The part of the frontier that lies above the MVP is called the efficient

# The part of the frontier that lies above the mvp is

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- The part of the frontier that lies above the MVP is called the efficient frontier . For every portfolio on the efficient frontier, there is an inefficient portfolio with the same standard deviation and lower expected return directly below it. - Thus, of the initial feasible area , we are left only with the northwest edge as the efficient frontier . In general, as we keep adding more and more assets, the efficient frontier will move west. To see this in a spreadsheet using 5 risky assets and the risk-free asset, look at the “Several Assets Dynamic Model” I have provided for you. It is this optimization problem that a young graduate student called Harry Markowitz set up and solved (not for 3 assets, but for N assets), at the University of Chicago in 1951. This was the dissertation he submitted for his Ph.D. 39 years later, he would win the Nobel Prize for being the first to think in mathematical terms about risk and return. This seminal paper “Portfolio Selection” was published in the March 1952 issue of the Journal of Finance. In fact, his work was so radically mathematical for a paper in investments, that Milton Friedman, who was on his graduate committee (who would win the Nobel himself in 1976), said, “Harry, I don’t see anything wrong with the math here, but I have a problem. This isn’t a dissertation in economics, and we can’t give you a Ph.D. in economics for a dissertation that’s not economics. It’s not mathematics, it’s not economics, it’s not even business administration.” Needless to say, he did get his Ph.D. in economics. It is in honor of Markowitz that all the stuff we are studying is called “Markowitz Portfolio Theory”. - We will now examine an important result called two- fund separation . This result will be very useful. 12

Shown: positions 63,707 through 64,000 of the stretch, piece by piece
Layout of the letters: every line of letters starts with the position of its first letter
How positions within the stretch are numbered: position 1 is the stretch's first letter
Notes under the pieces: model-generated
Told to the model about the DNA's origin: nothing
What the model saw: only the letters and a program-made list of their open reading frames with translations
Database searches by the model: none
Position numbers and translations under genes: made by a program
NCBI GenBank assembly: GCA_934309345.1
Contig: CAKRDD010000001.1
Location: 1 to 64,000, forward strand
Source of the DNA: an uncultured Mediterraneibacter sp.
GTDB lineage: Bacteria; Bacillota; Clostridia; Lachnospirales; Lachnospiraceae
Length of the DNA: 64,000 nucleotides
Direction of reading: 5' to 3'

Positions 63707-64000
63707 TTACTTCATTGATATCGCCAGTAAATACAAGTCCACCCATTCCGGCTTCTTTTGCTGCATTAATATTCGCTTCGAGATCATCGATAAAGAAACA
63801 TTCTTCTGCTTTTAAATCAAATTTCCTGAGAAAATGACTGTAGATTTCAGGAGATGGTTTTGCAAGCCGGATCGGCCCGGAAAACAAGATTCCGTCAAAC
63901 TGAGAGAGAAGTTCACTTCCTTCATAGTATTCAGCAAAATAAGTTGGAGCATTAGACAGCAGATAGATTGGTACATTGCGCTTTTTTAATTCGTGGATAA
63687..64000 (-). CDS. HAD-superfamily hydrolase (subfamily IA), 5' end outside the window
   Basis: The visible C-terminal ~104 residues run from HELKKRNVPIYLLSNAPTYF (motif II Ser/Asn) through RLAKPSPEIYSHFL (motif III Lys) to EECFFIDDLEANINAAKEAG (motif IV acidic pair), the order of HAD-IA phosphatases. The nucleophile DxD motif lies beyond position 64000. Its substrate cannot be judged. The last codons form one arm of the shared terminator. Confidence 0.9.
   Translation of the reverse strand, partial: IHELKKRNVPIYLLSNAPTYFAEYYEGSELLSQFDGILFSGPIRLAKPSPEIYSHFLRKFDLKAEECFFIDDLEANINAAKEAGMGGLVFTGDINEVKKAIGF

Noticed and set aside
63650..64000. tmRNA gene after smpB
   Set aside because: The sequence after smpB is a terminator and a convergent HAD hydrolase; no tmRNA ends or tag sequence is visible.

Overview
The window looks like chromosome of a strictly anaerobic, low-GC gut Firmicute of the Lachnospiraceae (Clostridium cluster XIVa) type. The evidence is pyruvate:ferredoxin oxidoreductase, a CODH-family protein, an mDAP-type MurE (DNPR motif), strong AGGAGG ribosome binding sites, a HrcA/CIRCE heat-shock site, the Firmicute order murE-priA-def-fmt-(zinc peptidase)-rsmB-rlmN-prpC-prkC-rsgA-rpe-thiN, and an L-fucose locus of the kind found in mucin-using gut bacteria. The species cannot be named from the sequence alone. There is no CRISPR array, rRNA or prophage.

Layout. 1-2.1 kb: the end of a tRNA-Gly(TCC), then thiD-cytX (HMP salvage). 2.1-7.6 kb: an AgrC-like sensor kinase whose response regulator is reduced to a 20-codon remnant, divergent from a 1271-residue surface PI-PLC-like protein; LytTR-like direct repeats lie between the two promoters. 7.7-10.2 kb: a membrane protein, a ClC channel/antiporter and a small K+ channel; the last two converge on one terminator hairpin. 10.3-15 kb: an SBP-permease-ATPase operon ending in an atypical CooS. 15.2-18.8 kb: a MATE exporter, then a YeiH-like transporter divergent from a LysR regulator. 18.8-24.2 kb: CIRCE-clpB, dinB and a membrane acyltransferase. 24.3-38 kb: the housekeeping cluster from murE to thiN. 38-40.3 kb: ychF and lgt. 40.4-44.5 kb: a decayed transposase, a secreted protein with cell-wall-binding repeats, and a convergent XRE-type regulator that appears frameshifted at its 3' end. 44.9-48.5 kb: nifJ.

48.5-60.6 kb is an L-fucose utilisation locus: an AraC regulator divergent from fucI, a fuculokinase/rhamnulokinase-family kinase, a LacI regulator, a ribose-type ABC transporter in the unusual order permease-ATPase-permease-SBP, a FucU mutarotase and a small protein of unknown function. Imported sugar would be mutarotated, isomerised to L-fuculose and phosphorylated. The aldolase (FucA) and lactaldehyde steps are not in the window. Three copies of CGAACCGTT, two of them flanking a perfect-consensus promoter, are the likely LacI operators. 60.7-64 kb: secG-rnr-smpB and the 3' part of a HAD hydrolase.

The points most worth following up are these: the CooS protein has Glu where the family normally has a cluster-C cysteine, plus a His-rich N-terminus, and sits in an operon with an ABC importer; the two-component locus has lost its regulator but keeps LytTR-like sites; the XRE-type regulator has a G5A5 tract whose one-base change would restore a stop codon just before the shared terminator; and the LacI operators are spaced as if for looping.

Two fund separation : All portfolios on the mean-variance efficient frontier can be formed as a weighted average of any two portfolios on the efficient frontier. - Two fund separation has dramatic implications. According to this result, two mutual funds would be enough for all investors. There would be no need for investing in individual stocks separately; every investor could invest in a combination of these two funds (portfolios). But which two funds? Diversification re-examined - So far, we have seen that by adding more and more assets, we can get more and more diversification and reduce portfolio variance and standard deviation. Can we ever eliminate all portfolio variance? In other words, can we reduce the portfolio variance to zero? - Let us start from our general formula for portfolio variance (our variance/covariance matrix): 2 2 2 1 1 1 ( ) . ( ) 2. . . ( . ) N N N p i i i j i j i i j j i r w r w w Cov r r σ σ = = = = + �� E5F % % % % - Since we are considering a portfolio of many assets, assume 1 i w N = , assume 2 2 ( ) i r σ σ = % , and ( , ) cov i j Cov r r = % % . Note that we have N variance terms and N 2 -N covariance terms.